May mean a tanager:        100
    How rich the silence is until he sings!
 
    The smoke-tree’s cloudy white
    Has fire within its breast.
    What winged mere delight
    There hides as in a nest        105
    And fashions of its flame
    Music without a name?
    So might an opal sing
    If given thrilling wing,
    And voice for lyric wildness unexpressed.        110
 
    In grassy dimness thatched
    With tangled growing things,
    A troubadour rose-patched,
    With velvet-shadowed wings,
    Seeks a sustaining fly.        115
    Who else unseen goes by
    Quick-pattering through the hush?
    Some twilight-footed thrush
    Or finch intent on small adventurings?
 
    I have no time for gloom,        120
    For gloom what time have I?
    The orange is in bloom;
    Emerald parrots fly
    Out of the cypress-dusk;
    Morning is strange with musk.        125
    The wild canary now
    Jewels the lemon-bough,
    And mocking-birds laugh in the rose’s room.
 
THE ORANGE TREE

In D major
Presto meno assai

    The blossom-powdered orange tree,
      For all her royal speechlessness,        130
    Out of a heart of ecstasy
      Is singing, singing, none the less!
    Light as a springing fountain, she
      Is spray above the wind-sleek turf:
    Dream-daughter of the moon’s white sea        135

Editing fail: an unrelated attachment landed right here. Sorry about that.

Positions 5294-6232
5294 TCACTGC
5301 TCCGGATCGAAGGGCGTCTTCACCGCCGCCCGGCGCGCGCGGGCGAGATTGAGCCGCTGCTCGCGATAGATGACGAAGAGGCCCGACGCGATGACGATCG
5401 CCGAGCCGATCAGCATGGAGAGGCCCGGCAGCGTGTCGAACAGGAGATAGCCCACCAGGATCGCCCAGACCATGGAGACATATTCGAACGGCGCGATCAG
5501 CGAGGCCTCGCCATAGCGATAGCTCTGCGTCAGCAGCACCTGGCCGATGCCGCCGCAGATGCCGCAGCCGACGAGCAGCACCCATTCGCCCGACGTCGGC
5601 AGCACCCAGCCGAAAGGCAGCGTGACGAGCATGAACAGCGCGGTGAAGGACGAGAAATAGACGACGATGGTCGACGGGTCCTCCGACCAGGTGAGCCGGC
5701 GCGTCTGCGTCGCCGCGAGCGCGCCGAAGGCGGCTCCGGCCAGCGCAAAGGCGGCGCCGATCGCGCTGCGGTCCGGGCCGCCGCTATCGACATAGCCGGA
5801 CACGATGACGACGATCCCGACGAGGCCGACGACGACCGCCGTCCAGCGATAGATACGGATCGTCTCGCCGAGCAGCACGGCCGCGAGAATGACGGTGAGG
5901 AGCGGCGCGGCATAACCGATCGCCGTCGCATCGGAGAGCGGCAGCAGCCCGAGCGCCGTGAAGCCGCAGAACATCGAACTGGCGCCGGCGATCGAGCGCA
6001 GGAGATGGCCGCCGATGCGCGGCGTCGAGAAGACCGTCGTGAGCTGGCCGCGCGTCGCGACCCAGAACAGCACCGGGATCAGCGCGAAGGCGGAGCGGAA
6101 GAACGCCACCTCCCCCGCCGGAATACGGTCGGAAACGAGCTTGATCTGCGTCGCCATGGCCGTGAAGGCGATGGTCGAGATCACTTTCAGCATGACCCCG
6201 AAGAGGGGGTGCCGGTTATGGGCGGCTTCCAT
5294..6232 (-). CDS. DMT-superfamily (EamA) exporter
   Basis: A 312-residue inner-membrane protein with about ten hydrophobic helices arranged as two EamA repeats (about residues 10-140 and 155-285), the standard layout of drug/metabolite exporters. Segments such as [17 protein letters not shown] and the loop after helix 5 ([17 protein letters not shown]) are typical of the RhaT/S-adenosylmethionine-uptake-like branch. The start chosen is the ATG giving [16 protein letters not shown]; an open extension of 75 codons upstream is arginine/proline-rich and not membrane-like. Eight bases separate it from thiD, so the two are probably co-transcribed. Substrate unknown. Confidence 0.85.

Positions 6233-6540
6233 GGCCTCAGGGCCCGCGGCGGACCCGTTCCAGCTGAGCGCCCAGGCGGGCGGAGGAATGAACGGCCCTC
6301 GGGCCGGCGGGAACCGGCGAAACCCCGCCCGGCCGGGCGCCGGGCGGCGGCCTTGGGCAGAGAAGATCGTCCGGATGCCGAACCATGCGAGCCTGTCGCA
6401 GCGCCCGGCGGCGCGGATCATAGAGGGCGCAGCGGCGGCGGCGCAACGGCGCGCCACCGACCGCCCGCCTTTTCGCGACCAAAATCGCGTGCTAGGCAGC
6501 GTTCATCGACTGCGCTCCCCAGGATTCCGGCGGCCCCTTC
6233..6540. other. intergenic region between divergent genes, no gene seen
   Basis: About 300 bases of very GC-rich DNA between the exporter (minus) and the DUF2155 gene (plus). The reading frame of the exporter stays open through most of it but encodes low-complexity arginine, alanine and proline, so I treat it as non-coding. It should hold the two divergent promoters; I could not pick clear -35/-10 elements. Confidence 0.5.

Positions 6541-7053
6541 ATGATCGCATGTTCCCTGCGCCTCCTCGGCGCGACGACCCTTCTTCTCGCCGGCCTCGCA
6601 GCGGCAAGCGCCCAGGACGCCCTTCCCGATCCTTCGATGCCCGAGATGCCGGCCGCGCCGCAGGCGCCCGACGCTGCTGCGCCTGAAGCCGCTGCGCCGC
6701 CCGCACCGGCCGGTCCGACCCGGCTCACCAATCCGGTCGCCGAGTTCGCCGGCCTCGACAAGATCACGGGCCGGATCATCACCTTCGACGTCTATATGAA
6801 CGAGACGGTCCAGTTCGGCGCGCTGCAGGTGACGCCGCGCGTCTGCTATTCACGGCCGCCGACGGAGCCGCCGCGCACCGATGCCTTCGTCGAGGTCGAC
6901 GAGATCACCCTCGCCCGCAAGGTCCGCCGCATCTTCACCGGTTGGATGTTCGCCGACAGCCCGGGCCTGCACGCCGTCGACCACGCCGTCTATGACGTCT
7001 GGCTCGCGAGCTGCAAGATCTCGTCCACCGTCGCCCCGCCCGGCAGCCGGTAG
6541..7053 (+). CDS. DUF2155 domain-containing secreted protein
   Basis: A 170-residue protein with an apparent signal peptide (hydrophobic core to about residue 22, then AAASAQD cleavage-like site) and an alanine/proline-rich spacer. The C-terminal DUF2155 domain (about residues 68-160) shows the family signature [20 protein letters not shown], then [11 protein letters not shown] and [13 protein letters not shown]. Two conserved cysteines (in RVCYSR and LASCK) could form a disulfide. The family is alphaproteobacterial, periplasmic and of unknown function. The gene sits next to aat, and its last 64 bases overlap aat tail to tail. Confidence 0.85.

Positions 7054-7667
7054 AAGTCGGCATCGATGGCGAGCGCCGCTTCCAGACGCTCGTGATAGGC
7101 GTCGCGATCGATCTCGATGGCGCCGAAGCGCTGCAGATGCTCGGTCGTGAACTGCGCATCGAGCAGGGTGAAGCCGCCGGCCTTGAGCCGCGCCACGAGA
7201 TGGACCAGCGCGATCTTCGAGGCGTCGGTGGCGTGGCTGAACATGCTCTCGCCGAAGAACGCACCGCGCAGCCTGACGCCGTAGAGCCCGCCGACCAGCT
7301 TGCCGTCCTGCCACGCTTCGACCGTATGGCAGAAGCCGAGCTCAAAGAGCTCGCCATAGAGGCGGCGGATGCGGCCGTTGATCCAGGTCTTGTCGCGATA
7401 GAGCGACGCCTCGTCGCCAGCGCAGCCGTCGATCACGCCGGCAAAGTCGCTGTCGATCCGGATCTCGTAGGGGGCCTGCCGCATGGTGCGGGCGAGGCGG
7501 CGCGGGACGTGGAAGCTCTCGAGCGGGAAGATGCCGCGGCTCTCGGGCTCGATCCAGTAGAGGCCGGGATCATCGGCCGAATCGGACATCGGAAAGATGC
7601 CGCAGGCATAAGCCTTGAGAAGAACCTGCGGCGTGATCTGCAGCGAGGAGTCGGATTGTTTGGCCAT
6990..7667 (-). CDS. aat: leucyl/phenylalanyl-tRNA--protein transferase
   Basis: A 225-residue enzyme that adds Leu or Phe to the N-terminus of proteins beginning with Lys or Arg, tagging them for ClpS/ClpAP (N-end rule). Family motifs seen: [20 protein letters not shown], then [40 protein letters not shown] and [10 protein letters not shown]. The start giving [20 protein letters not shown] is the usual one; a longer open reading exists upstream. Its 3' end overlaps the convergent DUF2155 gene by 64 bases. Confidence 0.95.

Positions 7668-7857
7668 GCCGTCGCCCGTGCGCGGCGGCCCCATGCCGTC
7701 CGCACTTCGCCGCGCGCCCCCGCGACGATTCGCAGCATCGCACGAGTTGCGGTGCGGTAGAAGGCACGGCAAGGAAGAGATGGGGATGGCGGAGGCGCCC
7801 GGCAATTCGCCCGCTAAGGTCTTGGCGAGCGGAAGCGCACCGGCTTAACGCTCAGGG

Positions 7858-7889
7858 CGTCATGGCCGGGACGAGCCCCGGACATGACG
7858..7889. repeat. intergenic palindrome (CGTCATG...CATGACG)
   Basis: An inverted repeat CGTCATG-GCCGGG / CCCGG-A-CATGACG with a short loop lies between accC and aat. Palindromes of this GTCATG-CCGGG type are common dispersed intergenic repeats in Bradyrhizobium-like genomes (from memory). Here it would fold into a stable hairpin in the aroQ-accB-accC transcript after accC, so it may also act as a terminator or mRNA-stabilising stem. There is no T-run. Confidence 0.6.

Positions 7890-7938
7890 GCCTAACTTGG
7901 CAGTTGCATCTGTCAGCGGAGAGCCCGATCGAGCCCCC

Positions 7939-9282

And sister to its showered surf!
 
TO THE MOON

IV.    In A major
Allegro con brio

    Moon that shone on Babylon,
    Searching out the gardens there,
    Could you find a fairer one
    Than this garden, anywhere?        140
    Did Damascus at her best
    Hide such beauty in her breast?
 
    When you flood with creamy light
    Vines that net the sombre pine,
    Turn the shadowed iris white,        145
    Summon cactus stars to shine,
    Do you free in silvered air
    Wistful spirits everywhere?
 
    Here they linger, there they pass,
    And forget their native heaven:        150
    Flit along the dewy grass
    Rare Vittoria, Sappho, even!
    And the hushed magnolia burns
    Incense in her gleaming urns.
 
    When the nightingale demands        155
    Word with Keats who answers him,
    Shakespeare listens—understands—
    Mindful of the cherubim;
    And the South Wind dreads to know
    Mozart gone as seraphs go.        160
 
    Moon of poets dead and gone,
    Moon to gods of music dear,
    Gardens they have looked upon
    Let them re-discover here:
    Rest—and dream a little space        165
    Of some heart-remembered place!